This post describes a few results of doing something no shotgun expert would recommend for hunting, namely, using No. 4 shot in the .410 shotgun.
The picture shows my father, at advanced age, holding the .410 that he used as a youngster. It is a “Hercules” from Montgomery Ward. His comment that day was “Man, I wonder how many miles I carried this thing when I was running my trap lines.”
My father was in the last generation that could make a living on 160 acres, even when sharing half the grain with the landlord, who always got every ear of corn coming to him. Dad had a formidable aptitude for hard work. We had plenty to eat, good clothes, and an occasional new car or tractor. My sister and I went to good colleges. Smart pig raising contributed to this, but those days are gone forever.
Dad has also been gone a while now but he is not absent from the hearts and minds of folks in my family, most of all, me. He told me many things and gave me much advice, as a good parent usually does for education of the offspring. This has been of great value to me. One of the lighter things he told me was the following:
“If you are going after rabbits or squirrels with a .410 you should use No. 4 shot!”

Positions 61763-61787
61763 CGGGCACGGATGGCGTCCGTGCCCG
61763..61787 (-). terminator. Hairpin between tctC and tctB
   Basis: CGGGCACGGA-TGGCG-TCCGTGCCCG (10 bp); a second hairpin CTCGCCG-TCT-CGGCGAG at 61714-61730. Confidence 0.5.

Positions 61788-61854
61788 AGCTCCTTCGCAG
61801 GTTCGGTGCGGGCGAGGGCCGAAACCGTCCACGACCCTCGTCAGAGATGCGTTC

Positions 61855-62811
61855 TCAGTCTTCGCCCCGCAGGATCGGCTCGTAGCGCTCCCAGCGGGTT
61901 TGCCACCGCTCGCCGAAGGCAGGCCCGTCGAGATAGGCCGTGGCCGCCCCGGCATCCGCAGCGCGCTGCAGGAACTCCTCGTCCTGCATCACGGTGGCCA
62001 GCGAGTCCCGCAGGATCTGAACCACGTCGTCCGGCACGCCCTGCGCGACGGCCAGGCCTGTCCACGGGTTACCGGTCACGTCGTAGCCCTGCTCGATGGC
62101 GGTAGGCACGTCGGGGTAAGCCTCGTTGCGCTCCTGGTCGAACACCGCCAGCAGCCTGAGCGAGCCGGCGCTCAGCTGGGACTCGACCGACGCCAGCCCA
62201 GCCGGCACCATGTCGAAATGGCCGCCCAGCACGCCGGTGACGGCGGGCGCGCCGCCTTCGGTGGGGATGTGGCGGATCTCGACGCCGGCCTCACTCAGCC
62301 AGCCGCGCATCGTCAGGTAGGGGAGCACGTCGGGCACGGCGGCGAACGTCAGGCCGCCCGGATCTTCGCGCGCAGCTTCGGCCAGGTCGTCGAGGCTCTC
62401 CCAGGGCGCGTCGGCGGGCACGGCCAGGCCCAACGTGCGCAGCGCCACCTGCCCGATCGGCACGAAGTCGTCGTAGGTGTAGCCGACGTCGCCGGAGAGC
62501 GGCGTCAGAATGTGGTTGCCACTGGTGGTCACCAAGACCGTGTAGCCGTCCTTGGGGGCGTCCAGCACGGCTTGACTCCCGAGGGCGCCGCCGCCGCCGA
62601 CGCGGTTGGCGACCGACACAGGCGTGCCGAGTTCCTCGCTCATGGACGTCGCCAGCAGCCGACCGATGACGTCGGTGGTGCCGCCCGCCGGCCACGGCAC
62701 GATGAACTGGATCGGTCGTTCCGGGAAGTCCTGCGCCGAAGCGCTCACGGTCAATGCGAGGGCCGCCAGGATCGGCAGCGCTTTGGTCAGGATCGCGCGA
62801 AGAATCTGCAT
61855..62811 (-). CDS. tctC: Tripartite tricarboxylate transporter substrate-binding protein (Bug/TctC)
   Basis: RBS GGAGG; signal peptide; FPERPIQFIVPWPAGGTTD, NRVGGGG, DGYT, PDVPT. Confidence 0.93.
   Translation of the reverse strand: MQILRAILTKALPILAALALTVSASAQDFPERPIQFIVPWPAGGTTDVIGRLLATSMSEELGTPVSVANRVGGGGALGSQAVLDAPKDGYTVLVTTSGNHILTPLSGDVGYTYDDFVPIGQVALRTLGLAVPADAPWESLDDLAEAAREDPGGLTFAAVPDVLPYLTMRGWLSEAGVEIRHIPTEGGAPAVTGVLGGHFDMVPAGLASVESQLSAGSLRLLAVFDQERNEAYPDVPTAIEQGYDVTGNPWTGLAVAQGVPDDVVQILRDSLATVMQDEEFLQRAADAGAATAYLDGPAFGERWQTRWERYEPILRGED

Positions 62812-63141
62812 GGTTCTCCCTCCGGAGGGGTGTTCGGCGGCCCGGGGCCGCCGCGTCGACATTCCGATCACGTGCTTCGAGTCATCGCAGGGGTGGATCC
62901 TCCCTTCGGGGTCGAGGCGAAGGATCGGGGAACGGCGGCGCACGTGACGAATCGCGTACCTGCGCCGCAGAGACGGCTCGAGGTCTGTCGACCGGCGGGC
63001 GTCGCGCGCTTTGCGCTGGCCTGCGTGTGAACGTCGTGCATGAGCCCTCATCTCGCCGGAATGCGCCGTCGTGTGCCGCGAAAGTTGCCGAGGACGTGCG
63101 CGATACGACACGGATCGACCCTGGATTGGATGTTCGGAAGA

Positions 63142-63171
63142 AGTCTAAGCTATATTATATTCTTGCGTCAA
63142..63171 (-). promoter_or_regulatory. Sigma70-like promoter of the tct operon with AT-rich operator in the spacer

This, like most of dad’s advice, was based on experience, in this case I believe a lucky shot on a rabbit at range, maybe 30-35 yards when a single No. 4 pellet in the head dropped the luckless bunny. It may have happened more than once but I’ll bet not many times.
Dad showed me how to shoot a shotgun with this family .410 single barrel. As I grew, became more interested in guns and began to read a lot, I found that no shotgun writer would agree with my pop. To most hunting journalists the .410 was little more than a toy, albeit a dangerous one. The shot charge was too small and the long shot column in the small bore caused damage to a lot of pellets which then went astray. The .410’s shot pattern was therefore small, ragged and thin, even at close range. Shooting skeet with a .410 worked with tiny No. 9 shot, but if one absolutely had to go forth after game in the field with a .410 then shot no larger than No. 7-1/2 should be used. Only a nincompoop would go forth with a load of No.4s. This expert advice applied to both of the available .410 loads, the ½-oz and the ¾-oz. This made sense to me because there are only 67 No. 4 shot in a ½-oz. load. There are 173 No. 7-1/2 shot in the same weight and of course that would give a pattern of greater density.